What is needed is a means for rapidly heating incoming air for vaporizing and air-mixing the fuel being provided to a catalytic fuel reformer.

It is a primary object of the invention to more fully preheat the entire reformer assembly, including the heat exchanger, so as to better heat incoming air for a catalytic fuel reformer during warm-up of the reformer.

SUMMARY OF THE INVENTION

A catalytic reformer assembly and methods of operation, including fast start-up, are provided. The reformer assembly includes a reactor having an inlet for receiving a flow of hydrocarbon fuel and a flow of air, a reforming catalyst disposed within a reforming chamber in the reactor for converting the fuel and air to a hydrogen-containing reformate stream, and an outlet for discharging the produced reformate stream. The assembly further includes a heat exchanger such that gases entering the reformer and gases leaving the reformer pass through opposite sides of the heat exchanger. A combustor ahead of the heat exchanger includes a first fuel injector and igniter. A fuel/air mixture formed in the combustor may be either ignited (as at start-up) to quickly heat both sides of the heat exchanger, the reactor, and the reformer, or passed into the reactor for reforming (as at steady state). Optionally, a second fuel injector also may be provided in the reactor itself. The first and second fuel injectors may have different and overlapping flow ranges and may be used separately or in tandem to provide a broad range of reformate flow.

Placing the heat exchanger between the combustor and the reactor provides for very rapid heating of the entire assembly at start-up and shortens the non-productive time of the reformer.

BRIEF DESCRIPTION OF THE DRAWINGS

Referring now to the drawings, which are meant to be exemplary and not limiting:

FIG. 1 is an isometric view, partially in section, of a first prior art catalytic reformer assembly;

FIG. 2 is a cross-sectional view of a second prior art catalytic reformer assembly adapted for fast light-off; and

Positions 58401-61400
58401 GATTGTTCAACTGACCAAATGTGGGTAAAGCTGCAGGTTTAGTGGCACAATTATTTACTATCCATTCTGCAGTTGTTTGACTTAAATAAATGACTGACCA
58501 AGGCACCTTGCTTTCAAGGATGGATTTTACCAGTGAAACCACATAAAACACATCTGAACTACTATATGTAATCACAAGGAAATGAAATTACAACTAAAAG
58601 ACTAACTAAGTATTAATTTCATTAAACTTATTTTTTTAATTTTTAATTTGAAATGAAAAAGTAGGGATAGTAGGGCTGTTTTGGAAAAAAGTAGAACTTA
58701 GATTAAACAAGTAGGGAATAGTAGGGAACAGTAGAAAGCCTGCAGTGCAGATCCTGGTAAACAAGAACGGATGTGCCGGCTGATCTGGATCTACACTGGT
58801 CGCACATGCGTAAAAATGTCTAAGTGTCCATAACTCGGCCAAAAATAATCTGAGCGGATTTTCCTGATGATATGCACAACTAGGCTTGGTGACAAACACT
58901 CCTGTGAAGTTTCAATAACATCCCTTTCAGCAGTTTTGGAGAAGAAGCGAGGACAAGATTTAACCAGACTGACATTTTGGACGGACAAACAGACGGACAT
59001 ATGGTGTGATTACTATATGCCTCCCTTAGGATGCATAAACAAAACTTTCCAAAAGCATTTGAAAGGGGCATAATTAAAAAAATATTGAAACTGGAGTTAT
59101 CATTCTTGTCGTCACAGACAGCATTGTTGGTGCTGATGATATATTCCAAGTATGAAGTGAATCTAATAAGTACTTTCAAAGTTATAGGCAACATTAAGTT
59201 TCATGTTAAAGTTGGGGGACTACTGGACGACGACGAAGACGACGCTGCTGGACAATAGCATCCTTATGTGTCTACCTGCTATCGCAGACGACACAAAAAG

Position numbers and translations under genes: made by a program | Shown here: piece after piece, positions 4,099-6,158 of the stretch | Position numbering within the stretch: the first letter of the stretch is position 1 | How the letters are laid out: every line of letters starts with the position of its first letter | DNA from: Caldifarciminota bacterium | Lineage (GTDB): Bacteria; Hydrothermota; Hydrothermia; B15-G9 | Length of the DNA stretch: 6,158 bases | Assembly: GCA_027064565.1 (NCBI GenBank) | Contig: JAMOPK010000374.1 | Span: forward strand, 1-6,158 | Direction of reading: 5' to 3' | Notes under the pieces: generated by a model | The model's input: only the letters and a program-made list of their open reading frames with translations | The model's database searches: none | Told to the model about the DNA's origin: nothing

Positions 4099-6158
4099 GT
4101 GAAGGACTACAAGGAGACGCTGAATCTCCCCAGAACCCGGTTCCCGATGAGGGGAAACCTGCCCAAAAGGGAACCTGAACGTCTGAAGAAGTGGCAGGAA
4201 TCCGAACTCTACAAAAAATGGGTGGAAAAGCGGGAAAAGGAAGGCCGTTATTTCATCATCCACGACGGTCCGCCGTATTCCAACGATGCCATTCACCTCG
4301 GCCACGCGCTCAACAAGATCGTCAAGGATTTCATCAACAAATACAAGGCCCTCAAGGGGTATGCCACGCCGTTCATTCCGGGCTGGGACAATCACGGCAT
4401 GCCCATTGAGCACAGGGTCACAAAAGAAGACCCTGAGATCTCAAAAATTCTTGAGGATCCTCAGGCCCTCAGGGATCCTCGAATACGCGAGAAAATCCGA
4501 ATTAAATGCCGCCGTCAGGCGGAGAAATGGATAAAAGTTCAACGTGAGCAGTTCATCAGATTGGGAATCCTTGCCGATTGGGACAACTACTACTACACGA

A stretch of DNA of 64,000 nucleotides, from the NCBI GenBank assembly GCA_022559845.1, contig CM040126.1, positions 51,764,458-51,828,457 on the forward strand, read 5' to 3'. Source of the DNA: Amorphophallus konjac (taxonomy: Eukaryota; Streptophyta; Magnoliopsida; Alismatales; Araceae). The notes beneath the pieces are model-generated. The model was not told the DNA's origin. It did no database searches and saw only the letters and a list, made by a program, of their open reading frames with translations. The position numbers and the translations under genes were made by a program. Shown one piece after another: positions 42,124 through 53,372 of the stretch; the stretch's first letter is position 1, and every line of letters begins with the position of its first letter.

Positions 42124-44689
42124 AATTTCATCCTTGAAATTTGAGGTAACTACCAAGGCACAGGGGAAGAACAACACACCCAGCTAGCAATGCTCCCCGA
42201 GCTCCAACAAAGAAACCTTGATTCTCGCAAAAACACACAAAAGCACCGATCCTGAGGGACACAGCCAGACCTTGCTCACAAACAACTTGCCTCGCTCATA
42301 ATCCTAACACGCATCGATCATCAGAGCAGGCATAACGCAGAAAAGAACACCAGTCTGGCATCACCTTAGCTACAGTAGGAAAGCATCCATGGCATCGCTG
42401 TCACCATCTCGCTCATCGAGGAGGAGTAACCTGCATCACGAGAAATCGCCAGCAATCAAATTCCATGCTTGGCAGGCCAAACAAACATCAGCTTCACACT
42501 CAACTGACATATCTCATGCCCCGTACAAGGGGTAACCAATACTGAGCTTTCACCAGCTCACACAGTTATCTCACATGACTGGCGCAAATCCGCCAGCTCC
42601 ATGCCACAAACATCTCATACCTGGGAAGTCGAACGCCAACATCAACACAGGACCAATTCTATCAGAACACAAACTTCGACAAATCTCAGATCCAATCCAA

FIG. 3 is a cross-sectional view of a fast light-off catalytic reformer assembly as modified in accordance with the invention.

DESCRIPTION OF THE PREFERRED EMBODIMENT

Referring to FIG. 1, a first prior art catalytic reformer assembly 01 includes a reactor 10 having an inlet 12 in a first end for receiving a flow of fuel 11 and a flow of air 13, shown as combined fuel-air mixture 14. Reactor 10 may be any shape, but preferably comprises a substantially cylindrical reactor tube. Reforming catalyst 16 is disposed within reactor 10. A protective coating or firewall (not shown) may be disposed about catalyst 16.

During operation, fuel-rich mixture 14 comprising air 13 and hydrocarbon fuel 11 such as natural gas, light distillates, methanol, ethanol, higher alcohols, propane, naphtha, kerosene, gasoline, diesel fuel, or combinations thereof, is converted by catalyst 16 to a hydrogen rich reformate fuel stream 18 that is discharged through outlet 20.

Ignition device 22 is disposed within reactor 10 to ignite fuel/air mixture 14 as desired. Heat generated by this reaction is used to provide fast light-off (i.e., rapid heating) of reforming catalyst 16. Ignition device 22 is disposed within the reactor 10 upstream of reforming catalyst 16, i.e., between inlet 12 and reforming catalyst 16. Ignition device 22 may be any device suitable for initiating exothermic reactions between fuel and air 14, including, but not limited to, a catalytic or non-catalytic substrate, such as a wire or gauze as shown in FIG. 1, for receiving electric current from a voltage source; a spark plug; a glow plug; or any combination thereof. An associated control system 30 selects and maintains the appropriate fuel and air delivery rates and operates the ignition device 22 so as to achieve fast light off of the reforming catalyst 16 at start-up and to maintain catalyst 16 at a temperature sufficient to optimize reformate 18 yield.

Prior art reformer assembly 01 has no provision for preheating of either incoming fuel 11 or air 13 and thus is not directed to capability for providing either fast light-off or optimal steady-state operating conditions for generation of reformate 18.

Referring to FIG. 2, a second fast light-off catalytic fuel reformer assembly 50 as disclosed in the referenced pending application Ser. No. 10/229,550, is shown. Reformer assembly 50 includes means for shortening the light-off induction period of the reformer. Components thereof having identical function are identically numbered, and those having similar or improved function are identically numbered with a prime indicator ′. New components bear new numbers.